The Ursuline Sisters welcomed the surrounding community into the Motherhouse Chapel for moments of prayer on September 11, recalling in a special way the tragic loss of life and heroic actions on that date in 2001. Young and old gathered throughout the day for silent prayer, for Mass, for praying the Rosary, and for a silent Holy Hour.
Sister Janet Marie Peterworth, president of the Ursuline Sisters of Louisville, presented the homily during the Liturgy, reflecting, “Today we remember to pray again for those lost and those grieving and, yes, for those who used airplanes as weapons against us that day and changed our lives. For Jesus tells us, “You have heard it said love your neighbor and hate your enemy, but I tell you, love your enemies and pray for those who persecute you, that you may be children of your God in heaven.”
Sister Janet Marie’s complete homily: September 11, 2015
Do you remember? I remember. Do you know where you were? I know exactly. Can you recall your feelings? I can.
I am not talking about the day you made your first vows or the day you got married or your first day on a new job or in a new ministry. No, I am talking about Sept 11, 2001. I am talking about that beautiful day of bright sun and azure blue skies.
I am talking about the day the United States first realized in a new and real way that it was vulnerable. The first day that it realized that while it was a super power, it was not loved and respected everywhere in the world.
It was the day that we all knew that structures of glass and steel reaching far into the skies, just like a ship of opulence and beauty racing full speed ahead into the night, could be penetrated and brought down in a matter of minutes. It was also the day we saw the bigness of the human spirit, the day we saw hundreds helping one another, some trained professionals, others ordinary people doing extraordinary things for their neighbors. Do you remember?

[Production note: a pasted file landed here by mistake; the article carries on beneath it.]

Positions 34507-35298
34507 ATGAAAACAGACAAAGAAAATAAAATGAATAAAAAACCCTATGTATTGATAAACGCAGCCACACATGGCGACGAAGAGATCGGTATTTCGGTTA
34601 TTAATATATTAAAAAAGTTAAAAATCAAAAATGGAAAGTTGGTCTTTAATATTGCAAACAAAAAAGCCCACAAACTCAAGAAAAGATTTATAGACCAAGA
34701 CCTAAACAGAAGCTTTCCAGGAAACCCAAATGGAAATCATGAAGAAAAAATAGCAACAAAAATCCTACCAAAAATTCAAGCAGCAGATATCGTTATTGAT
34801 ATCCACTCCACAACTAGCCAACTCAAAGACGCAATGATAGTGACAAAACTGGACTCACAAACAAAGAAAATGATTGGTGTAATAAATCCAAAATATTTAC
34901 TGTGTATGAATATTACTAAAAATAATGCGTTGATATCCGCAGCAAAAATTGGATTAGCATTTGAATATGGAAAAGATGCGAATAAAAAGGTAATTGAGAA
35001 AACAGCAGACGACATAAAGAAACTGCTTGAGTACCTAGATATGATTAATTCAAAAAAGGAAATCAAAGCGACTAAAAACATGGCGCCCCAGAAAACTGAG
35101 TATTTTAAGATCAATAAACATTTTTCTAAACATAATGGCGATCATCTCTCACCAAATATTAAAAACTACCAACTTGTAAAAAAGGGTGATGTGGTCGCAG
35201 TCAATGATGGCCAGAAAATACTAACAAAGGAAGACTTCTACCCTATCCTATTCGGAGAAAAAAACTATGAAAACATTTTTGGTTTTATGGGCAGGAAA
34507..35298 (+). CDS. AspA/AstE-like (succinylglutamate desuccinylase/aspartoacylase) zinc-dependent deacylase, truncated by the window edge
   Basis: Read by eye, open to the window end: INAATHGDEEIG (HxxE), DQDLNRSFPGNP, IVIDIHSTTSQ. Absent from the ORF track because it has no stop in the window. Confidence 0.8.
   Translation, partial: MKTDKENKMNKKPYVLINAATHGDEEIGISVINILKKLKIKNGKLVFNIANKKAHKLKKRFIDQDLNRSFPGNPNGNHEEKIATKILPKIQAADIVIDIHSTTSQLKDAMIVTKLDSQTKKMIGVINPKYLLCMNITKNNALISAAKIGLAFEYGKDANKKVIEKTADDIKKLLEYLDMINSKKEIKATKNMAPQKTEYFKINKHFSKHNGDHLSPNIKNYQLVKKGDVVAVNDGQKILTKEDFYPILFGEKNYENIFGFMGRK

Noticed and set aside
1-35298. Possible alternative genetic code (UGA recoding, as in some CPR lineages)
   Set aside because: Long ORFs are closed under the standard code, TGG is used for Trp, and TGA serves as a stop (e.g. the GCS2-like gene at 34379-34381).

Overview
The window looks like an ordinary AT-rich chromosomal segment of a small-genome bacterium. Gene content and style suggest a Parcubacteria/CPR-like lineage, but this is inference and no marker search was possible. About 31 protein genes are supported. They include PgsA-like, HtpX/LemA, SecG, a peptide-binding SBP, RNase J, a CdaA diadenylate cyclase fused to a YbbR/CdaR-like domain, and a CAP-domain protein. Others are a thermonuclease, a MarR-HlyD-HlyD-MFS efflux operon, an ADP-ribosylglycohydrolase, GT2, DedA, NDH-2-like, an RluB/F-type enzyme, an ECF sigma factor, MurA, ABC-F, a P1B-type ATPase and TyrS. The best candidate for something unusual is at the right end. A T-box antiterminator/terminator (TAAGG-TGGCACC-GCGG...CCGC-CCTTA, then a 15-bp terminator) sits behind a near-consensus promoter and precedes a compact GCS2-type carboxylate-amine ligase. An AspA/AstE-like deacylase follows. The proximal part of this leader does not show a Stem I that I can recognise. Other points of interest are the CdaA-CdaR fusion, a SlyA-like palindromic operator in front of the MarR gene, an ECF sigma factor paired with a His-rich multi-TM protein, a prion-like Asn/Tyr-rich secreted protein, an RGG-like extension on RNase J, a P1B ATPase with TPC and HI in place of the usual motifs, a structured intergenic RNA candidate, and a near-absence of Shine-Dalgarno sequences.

Today we are here to remember all of those things. This day has been set aside just so we don’t forget. But forget what? The tragedy of that day … No, I say it is set aside so we don’t forget that it is possible for nations to beat their spears into pruning hooks. It is possible that nations will not take up swords against one another. It is possible that nations will not train for war anymore.
This day is set aside to give us hope that everyone will sit under their own vine and their own fig tree and no one will make them afraid. And that all nations can walk side by side in the name of their gods. This is the day to listen to what our God will say … Our God promises peace to the people and will not let them return to folly. Our God says justice and peace shall kiss and that God will give what is good.
This day is a day for us to remember to forgive as hard as that might be – a day to remember to pray for our enemies who felt that the only way they could be heard was to take the lives of more than 3,000 innocent people and destroy our symbols of wealth and war.
After Sept 11, 2001, nothing has been the same in the life of our country and in our personal lives. That day left us outraged, afraid and saddened. Prayers for those killed and for their families came readily to our tongue that day, while prayers for those who did this stuck in our throats.
Today we remember to pray again for those lost and those grieving and, yes, for those who used airplanes as weapons against us that day and changed our lives. For Jesus tells us, “You have heard it said love your neighbor and hate your enemy, but I tell you, love your enemies and pray for those who persecute you, that you may be children of your God in heaven.”
And this day of remembering strife among nations, a day of remembering greatness and hope, and this day of remembering forgiveness and prayer reminds me of some of the words of John Lennon’s famous song … “Imagine.” The second verse says:
“Imagine there’s no countries, it isn’t hard to do, nothing to kill or die for, and no religion, too. Imagine all the people living life in peace.
You may say I’m a dreamer, but I’m not the only one. I hope someday you’ll join us and the world will be as one.”
If we could imagine this, then we would not have to remember days like Sept 11, 2001.